NASHUA, N.H. (AP) -- Two teenagers who heard screams and pleas but did nothing to stop the machete and knife attacks that killed a New Hampshire mother and maimed her 11-year-old daughter were sentenced Monday to decades in prison for their roles in the home invasion.
Quinn Glover and William Marks, both 19, were sentenced to prison for their roles in planning and committing a Mont Vernon home invasion that left Kimberly Cates dead and her 11-year-old daughter, Jaimie, fighting for her life.
Marks stood in the doorway of the master bedroom where the two victims had been sleeping and witnessed the carnage, but did nothing to summon help.
Glover testified he recoiled in horror, clutching his hands to his ears, but could not drown out the screams and thuds of the machete striking again and again.
"Every moment that I close my eyes I see what I could have done and how I could have prevented this horror that I helped set in motion," Glover told Superior Court Judge Gillian Abramson. "There's nothing I can ever do that can ever make up for my despicable actions, for the cowardice I showed."
WBZ NewsRadio 1030's Doug Cope reports.
Glover was sentenced to 20 to 40 years for burglary, robbery and conspiracy to commit burglary. Marks was sentenced to 30 to 60 years for conspiracy to commit murder, burglary and first-degree assault.
Prosecutors say Glover was the first to tell investigators everything he knew about the crimes and attacks, which were committed by Steven Spader and Christopher Gribble, who are now serving life sentences without possibility of parole.
Spader wielded the machete. Gribble stabbed Jaimie Cates repeatedly with a knife and left her for dead.
But the little girl survived by playing dead, watching as Gribble plunged his knife into her mother's throat to make sure she died.
Prosecutor Jeffery Strelzin said Marks initially lied about his involvement and weeks after the crime had conversations with his father about selling his story to a national media outlet to make money. Marks was much more deeply involved with Spader in planning the random home invasion, and the pair had initially targeted a home next door before deciding on the Cates' home, Strelzin said.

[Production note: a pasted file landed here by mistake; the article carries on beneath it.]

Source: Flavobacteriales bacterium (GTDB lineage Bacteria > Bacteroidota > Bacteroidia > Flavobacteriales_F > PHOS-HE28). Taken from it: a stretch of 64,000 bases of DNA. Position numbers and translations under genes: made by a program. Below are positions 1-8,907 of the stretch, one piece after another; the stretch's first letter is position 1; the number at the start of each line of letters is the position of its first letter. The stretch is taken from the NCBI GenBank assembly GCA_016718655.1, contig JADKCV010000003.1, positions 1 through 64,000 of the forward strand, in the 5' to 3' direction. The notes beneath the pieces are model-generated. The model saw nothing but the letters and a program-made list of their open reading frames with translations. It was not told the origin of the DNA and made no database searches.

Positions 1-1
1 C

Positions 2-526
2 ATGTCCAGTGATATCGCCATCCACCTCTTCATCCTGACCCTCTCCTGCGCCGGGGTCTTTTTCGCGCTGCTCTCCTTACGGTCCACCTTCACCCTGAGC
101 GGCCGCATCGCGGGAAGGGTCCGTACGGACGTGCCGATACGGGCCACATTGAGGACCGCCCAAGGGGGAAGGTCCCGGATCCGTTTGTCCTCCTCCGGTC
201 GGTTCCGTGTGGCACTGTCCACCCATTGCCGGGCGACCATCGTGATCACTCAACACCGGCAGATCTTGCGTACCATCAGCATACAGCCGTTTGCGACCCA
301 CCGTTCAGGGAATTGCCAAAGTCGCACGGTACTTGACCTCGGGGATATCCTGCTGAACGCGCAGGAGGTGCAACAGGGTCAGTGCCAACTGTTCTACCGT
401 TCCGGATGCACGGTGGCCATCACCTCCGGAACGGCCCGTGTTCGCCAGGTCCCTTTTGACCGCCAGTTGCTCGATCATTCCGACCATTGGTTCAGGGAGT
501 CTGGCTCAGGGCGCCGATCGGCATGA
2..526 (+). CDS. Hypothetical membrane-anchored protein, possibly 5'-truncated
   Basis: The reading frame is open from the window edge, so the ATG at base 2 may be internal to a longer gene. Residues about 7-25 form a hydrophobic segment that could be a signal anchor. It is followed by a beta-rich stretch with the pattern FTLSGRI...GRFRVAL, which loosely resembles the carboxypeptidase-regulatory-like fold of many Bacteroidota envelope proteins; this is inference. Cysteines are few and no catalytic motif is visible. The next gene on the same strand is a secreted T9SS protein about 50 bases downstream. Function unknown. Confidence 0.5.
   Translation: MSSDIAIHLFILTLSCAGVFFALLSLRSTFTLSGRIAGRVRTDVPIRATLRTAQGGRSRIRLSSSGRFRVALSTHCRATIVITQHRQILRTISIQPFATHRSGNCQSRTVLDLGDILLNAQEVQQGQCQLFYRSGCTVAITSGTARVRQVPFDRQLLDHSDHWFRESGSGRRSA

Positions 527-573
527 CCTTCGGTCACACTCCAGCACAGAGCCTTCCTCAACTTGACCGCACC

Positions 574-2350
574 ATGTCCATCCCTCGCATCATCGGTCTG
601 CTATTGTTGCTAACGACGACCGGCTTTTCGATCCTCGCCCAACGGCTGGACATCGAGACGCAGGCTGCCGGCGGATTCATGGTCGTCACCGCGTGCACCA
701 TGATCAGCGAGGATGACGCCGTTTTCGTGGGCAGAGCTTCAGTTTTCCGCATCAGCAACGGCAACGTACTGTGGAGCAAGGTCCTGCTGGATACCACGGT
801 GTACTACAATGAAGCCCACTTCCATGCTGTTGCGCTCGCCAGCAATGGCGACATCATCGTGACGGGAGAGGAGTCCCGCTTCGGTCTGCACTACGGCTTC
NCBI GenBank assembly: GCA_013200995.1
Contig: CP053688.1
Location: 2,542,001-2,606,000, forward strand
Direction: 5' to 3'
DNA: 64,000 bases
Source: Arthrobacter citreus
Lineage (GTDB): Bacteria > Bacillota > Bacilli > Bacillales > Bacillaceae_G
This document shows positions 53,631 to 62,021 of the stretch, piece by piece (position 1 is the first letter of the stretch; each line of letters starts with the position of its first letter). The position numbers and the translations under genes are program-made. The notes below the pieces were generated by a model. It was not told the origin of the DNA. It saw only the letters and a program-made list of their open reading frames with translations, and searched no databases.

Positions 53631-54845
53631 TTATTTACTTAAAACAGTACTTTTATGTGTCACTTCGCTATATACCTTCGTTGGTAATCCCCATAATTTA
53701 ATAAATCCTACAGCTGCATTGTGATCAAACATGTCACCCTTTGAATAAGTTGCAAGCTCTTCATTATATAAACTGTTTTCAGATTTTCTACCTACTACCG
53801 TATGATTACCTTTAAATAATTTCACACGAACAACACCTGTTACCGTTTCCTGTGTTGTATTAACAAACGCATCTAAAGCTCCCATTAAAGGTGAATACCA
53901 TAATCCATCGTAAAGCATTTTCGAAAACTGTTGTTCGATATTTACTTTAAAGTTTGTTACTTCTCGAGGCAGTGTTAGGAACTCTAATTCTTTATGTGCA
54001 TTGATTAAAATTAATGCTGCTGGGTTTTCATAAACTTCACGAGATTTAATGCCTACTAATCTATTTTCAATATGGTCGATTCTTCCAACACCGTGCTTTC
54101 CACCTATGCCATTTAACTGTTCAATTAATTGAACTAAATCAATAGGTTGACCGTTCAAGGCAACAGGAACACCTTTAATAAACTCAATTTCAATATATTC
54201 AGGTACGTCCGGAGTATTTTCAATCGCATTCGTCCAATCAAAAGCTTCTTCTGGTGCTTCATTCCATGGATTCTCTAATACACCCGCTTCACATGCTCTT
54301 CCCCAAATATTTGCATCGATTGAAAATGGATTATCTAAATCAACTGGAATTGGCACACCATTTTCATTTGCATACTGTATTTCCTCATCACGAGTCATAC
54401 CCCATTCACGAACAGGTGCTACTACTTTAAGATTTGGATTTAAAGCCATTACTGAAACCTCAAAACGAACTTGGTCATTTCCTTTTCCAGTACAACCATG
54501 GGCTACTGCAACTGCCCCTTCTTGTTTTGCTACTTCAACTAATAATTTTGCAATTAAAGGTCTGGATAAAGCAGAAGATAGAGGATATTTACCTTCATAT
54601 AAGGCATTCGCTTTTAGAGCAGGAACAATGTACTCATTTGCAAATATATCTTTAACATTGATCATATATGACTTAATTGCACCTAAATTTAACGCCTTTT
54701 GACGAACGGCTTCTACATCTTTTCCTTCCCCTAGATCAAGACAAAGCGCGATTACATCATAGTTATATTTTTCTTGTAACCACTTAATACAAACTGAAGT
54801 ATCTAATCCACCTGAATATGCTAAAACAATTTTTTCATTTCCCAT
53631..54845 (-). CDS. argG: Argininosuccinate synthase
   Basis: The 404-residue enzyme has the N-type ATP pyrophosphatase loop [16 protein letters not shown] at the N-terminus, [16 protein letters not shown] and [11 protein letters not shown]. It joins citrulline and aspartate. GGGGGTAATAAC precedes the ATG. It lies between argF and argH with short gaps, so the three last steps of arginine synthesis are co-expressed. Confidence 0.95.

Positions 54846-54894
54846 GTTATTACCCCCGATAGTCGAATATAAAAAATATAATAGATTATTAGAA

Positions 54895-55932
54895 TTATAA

Prosecutors reached plea bargains that reduced the prison sentences of Marks and Glover in exchange for their testimony against Spader and Gribble.
David Cates, who spoke at the sentencings, was in court Monday but did not address the court.
"Mr. Cates understands the plea but he doesn't like it," Strelzin told the court before Marks was sentenced. "He has no sympathy for this defendant and feels he's getting off light."
Strelzin made similar remarks prior to Glover's sentencing.
Abramson said she did not feel Marks in particular is being punished enough, but said after presiding over the trials of Spader and Gribble, "I can now understand why the state was forced to deal with the devil."
Marks said nothing before being sentenced. His attorney, Peter Leahy, said Marks "is disgusted with himself."
Outside court, Marks' father, James Marks, did not deny he spoke with several media outlets about selling his son's story.
"If I could have made a deal to bail out my son on Oct. 9, I would have done it in a minute," James Marks said. "If I'd been a better parent, he might have come to me and said I got into this mess."
Jaimie Cates, now 12, did not testify and came to court once -- to watch Gribble be led away in chains after his sentencing March 25.
A fifth co-conspirator, Autumn Savoy, of Hollis, will be sentenced April 27 on obstruction of justice charges. He was not at the Cates home, but hours after the attacks helped conceal evidence
and agreed to provide an alibi for Gribble and Spader.
David Cates was escorted out of court through a secure corridor and didn't want to speak to the press, Strelzin said.
"This is some sort of endpoint for the Cates family," Strelzin said. "There's certainly a sense of relief. But every single day they bear the burden of what's happened."
(Copyright 2011 by The Associated Press. All Rights Reserved.)
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